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John Donne's Holy Sonnet XVIII

Poetry became my passion after I fell in love with Walter de la Mare's "Silver" in Mrs. Edna Pickett's sophomore English class circa 1962.

John Donne

Introduction and Text of Holy Sonnet XVIII

The speaker of John Donne's Holy Sonnet XVIII is continuing to research and study the entire history of revelation of Christian theory. He employs the metaphor of the bride of Christ ("spouse"), often referred to in Christian lore, as Christ's church.

After establishing the controlling metaphor of husband and wife for Christ and His church, the speaker then puts both questions and commands to the Lord Savior. The reader will remember that this speaker is still seeking his own salvation as he gathers all the information he might need to accept the notion that he, in fact, can be forgiven his earlier sins of fornication and debauchery arising from the sex urge.

Holy Sonnet XVIII

Show me, dear Christ, Thy spouse so bright and clear.
What! is it she which on the other shore
Goes richly painted? or which, robbed and tore,
Laments and mourns in Germany and here?
Sleeps she a thousand, then peeps up one year?
Is she self-truth, and errs? now new, now outwore?
Doth she, and did she, and shall she evermore
On one, on seven, or on no hill appear?
Dwells she with us, or like adventuring knights
First travel we to seek, and then make love?
Betray, kind husband, thy spouse to our sights,
And let mine amorous soul court thy mild dove,
Who is most true and pleasing to thee then
When she is embraced and open to most men.

Reading of Holy Sonnet XVIII

Commentary

The controlling metaphor in this sonnet features the relationship between a husband (Christ) and a wife (Christ's church of teachings and followers).

First Quatrain: The Nature of Christ's Teachings and His Church

Show me, dear Christ, Thy spouse so bright and clear.
What! is it she which on the other shore
Goes richly painted? or which, robbed and tore,
Laments and mourns in Germany and here?

In Christian lore, the "bride" of Christ, or "spouse," as Donne here mentions, is often interpreted as the church or more generally the entire following which Jesus Christ gathered with his teachings. Those who follow the teachings of Christianity may metaphorically be considered the "spouse" or "bride" of Christ. The closeness implied by the term, "spouse," attaches to the closeness of Christ's teachings and their followers, or Christians.

In Holy Sonnet XVIII, the speaker addresses the Christ commanding the Lord Savior to reveal to him the nature and essence of his teachings. The speaker is searching for the results that following those teachings brings to the devotees who follow them. The speaker calls those teachings, "so bright and clear."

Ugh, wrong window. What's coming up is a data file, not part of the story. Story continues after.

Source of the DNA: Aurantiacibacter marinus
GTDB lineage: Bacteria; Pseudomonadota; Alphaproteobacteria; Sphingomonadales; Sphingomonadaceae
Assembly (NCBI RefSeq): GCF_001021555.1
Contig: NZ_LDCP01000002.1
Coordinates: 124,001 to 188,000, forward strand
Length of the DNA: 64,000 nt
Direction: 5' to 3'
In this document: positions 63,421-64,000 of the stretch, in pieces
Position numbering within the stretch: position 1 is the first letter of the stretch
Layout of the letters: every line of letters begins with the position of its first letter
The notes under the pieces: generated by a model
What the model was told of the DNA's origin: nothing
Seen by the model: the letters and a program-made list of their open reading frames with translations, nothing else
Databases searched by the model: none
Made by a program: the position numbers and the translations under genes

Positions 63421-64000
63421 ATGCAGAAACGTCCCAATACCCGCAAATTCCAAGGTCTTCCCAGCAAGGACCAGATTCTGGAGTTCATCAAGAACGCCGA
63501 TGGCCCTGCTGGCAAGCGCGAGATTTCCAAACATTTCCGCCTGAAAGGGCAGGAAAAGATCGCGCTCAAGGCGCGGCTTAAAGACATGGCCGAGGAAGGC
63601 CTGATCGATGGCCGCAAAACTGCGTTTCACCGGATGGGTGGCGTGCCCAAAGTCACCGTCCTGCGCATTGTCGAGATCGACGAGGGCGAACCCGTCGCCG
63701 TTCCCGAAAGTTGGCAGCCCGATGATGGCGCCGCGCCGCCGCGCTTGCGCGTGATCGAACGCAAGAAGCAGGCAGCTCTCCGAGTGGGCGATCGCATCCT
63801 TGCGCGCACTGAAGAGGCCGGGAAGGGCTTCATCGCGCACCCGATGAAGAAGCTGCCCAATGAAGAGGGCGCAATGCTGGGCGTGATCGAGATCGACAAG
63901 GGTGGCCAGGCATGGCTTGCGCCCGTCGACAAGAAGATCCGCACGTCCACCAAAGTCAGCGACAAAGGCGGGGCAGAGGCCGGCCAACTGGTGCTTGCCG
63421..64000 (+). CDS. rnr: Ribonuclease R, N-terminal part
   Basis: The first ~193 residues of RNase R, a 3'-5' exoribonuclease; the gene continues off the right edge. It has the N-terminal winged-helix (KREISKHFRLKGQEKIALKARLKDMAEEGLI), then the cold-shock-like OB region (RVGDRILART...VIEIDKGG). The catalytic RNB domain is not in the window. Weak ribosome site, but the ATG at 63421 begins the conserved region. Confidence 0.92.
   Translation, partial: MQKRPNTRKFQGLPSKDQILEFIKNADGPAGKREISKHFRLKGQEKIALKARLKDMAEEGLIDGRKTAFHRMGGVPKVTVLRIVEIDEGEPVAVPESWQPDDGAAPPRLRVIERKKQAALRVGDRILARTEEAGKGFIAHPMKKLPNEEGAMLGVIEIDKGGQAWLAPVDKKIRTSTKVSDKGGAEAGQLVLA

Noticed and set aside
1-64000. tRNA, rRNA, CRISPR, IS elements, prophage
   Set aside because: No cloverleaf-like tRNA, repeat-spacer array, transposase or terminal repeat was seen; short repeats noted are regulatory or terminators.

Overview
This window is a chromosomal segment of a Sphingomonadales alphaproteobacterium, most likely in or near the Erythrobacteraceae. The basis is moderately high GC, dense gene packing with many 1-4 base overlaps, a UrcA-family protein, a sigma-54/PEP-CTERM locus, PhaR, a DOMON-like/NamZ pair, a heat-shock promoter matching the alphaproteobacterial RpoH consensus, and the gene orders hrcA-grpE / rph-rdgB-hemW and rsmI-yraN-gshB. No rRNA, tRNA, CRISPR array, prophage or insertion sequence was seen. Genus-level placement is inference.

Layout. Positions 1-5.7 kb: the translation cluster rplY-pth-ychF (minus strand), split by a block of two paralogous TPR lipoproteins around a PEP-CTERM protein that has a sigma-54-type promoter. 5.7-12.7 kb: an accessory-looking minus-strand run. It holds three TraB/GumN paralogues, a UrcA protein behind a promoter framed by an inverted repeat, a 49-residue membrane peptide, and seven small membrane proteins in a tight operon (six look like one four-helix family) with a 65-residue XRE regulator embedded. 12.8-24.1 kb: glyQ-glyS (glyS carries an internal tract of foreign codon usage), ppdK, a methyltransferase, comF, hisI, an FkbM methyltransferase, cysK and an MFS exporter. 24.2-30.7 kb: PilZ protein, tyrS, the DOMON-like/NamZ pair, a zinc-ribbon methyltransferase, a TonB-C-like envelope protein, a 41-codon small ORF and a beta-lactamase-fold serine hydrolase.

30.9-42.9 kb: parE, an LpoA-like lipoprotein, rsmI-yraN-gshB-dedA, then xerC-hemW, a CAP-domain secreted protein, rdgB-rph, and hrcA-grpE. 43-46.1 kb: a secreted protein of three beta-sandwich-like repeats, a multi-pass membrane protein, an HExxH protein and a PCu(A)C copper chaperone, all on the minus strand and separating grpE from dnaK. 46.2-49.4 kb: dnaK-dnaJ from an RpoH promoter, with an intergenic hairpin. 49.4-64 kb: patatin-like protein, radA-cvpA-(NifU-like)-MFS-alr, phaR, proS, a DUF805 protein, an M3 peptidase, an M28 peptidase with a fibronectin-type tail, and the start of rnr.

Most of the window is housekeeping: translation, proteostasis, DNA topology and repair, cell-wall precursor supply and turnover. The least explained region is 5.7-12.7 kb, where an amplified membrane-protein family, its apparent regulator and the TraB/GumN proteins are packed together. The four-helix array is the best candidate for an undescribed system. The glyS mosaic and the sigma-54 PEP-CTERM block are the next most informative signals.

But then the speaker hints that they have not apparently been so clear to many others in the world. For example, the speaker wonders if it is actually the true church, that is, teachings of the Christ that has received lush praise and attention or can it be that that church and teachings have, instead, been plundered, disfigured, and thus bemoans its station in places like "Germany " as well as England.

Second Quatrain: Speculation, Acceptance, and Reliance

Sleeps she a thousand, then peeps up one year?
Is she self-truth, and errs? now new, now outwore?
Doth she, and did she, and shall she evermore
On one, on seven, or on no hill appear?

The speaker continues to speculate about the acceptance of Christ's teachings by asking if those teachings have remained dormant for a millennium or if they just seem to suddenly appear out of the blue. The speaker also wants to know if Christ's tenants are self-evident and contain both truth and errors. He also asks if they are both "new" and worn-out.

The speaker also seeks knowledge regarding the past, present, future appearance of those teachings as well as where they may appear. He asks if they ("she") will appear on one hill, or on seven hills, or on no hill. The allusion to seven hills is likely motivated by the lines in Revelation 17:9: "And here is the mind which hath wisdom. The seven heads are seven mountains, on which the woman sitteth." But the speaker leaves open the possibility that as those teachings emerge again, no hill may be involved.

Third Quatrain: A Clear Understanding of the Church

Dwells she with us, or like adventuring knights
First travel we to seek, and then make love?
Betray, kind husband, thy spouse to our sights,
And let mine amorous soul court thy mild dove,

The speaker then offers a rather adventurous and colorful speciation that the church (Christ's teachings) may simply reside in the hearts and minds of humankind, or they may, like traveling "knights," go off on an adventure and then return to "make love." It is not likely that the speaker is referencing sexual congress by the phrase "make love"; more likely he means literally herald an atmosphere in which love, affection, and compassion may thrive.